AAS 197, January 2001
Session 87. Innovations in Teaching Astronomy II
Joint Display, Wednesday, January 10, 2001, 9:30am-7:00pm, Exhibit Hall

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[87.15] Immersion Astronomy Education at Biosphere 2

C. D. Garmany (Columbia University: Biosphere 2)

Although there has been much discussion about alternative modes to teaching science, few of us have the opportunity to try completely innovative methods. At Columbia University's west campus, Biosphere 2 near Oracle, AZ, one such experiment in astronomy education is underway. Universe Semester can be considered the equivalent of a semester abroad for a physics or astronomy undergraduate. Students from all over the country may attend, and take a full semester of accredited Columbia University astronomy and physics classes. The students live on-site in apartment. They have access to a 24" telescope plus smaller portable telescopes every night. They also have observing time at MDM Observatory, in which Columbia University is a partner. With a faculty of three, and no more than 25 students per semester, this program is a true immersion experience, with immediate feedback and close monitoring of progress for every student. The program is currently in its second semester, so we do not have significant data on how learning is affected, although we will offer preliminary results.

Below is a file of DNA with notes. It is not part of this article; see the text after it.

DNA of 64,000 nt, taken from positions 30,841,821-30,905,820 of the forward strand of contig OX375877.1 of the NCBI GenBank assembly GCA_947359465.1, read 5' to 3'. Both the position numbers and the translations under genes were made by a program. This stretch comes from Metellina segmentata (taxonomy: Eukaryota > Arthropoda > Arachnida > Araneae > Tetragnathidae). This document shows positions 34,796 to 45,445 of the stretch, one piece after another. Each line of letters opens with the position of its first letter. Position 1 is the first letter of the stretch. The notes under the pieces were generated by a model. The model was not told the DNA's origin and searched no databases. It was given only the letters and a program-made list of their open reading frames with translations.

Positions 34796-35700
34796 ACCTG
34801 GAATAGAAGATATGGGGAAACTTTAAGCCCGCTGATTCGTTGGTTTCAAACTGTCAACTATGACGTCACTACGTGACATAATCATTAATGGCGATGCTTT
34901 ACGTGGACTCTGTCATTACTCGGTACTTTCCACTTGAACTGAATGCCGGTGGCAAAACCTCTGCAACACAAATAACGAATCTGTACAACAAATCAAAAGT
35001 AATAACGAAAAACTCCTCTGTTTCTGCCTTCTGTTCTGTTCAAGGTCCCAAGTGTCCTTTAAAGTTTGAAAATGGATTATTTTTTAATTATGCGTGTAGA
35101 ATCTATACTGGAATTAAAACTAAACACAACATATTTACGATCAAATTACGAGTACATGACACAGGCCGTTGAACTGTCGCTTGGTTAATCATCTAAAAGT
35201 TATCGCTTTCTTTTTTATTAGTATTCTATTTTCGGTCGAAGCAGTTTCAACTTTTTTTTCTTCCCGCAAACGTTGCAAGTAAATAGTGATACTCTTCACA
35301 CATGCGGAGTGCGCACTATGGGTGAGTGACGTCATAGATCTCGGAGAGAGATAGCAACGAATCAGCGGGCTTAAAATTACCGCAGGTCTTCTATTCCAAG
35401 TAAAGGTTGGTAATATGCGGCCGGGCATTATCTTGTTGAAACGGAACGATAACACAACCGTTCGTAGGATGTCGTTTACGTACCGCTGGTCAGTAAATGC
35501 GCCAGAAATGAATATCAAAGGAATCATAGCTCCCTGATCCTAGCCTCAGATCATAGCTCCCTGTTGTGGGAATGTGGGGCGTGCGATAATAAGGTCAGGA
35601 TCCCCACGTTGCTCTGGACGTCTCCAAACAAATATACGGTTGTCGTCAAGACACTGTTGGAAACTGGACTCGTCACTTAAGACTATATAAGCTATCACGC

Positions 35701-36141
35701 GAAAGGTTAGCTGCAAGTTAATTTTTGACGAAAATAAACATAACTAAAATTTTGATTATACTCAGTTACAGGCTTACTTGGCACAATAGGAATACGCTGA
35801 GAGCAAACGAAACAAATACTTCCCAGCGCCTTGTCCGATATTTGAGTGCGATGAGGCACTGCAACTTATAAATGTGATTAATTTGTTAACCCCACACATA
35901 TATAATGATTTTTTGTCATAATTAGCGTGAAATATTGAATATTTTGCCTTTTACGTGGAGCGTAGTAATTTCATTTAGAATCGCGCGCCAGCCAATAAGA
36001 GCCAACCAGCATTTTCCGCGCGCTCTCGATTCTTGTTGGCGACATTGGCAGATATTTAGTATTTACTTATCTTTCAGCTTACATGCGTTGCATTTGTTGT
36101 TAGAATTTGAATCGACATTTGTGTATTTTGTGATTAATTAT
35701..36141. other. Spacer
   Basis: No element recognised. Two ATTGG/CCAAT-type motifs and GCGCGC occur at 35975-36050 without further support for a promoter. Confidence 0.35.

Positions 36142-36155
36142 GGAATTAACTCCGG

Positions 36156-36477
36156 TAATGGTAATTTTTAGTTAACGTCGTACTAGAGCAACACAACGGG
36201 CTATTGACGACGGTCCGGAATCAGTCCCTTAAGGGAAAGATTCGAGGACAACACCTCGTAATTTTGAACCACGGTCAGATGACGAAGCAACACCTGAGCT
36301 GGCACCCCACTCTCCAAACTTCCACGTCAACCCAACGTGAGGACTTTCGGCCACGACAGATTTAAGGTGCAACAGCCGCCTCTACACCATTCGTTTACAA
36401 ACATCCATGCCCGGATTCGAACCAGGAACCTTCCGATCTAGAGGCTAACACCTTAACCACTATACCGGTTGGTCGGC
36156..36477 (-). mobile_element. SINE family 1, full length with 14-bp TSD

Universe semester operates both spring and fall semester. It offers physics and astronomy majors a chance to immerse themselves in astronomy The availability of some introductory level classes, as well as classes in environmental science offered by the parallel Earth semester provides an opportunity for non-science majors to attend the program as well. For more information, see our web page at www.bio2.edu, and follow the links for undergraduate education, Universe semester.

If you would like more information about this abstract, please follow the link to http://www.bio2.edu. This link was provided by the author. When you follow it, you will leave the Web site for this meeting; to return, you should use the Back comand on your browser.

The author(s) of this abstract have provided an email address for comments about the abstract: katy@astro.bio2.edu

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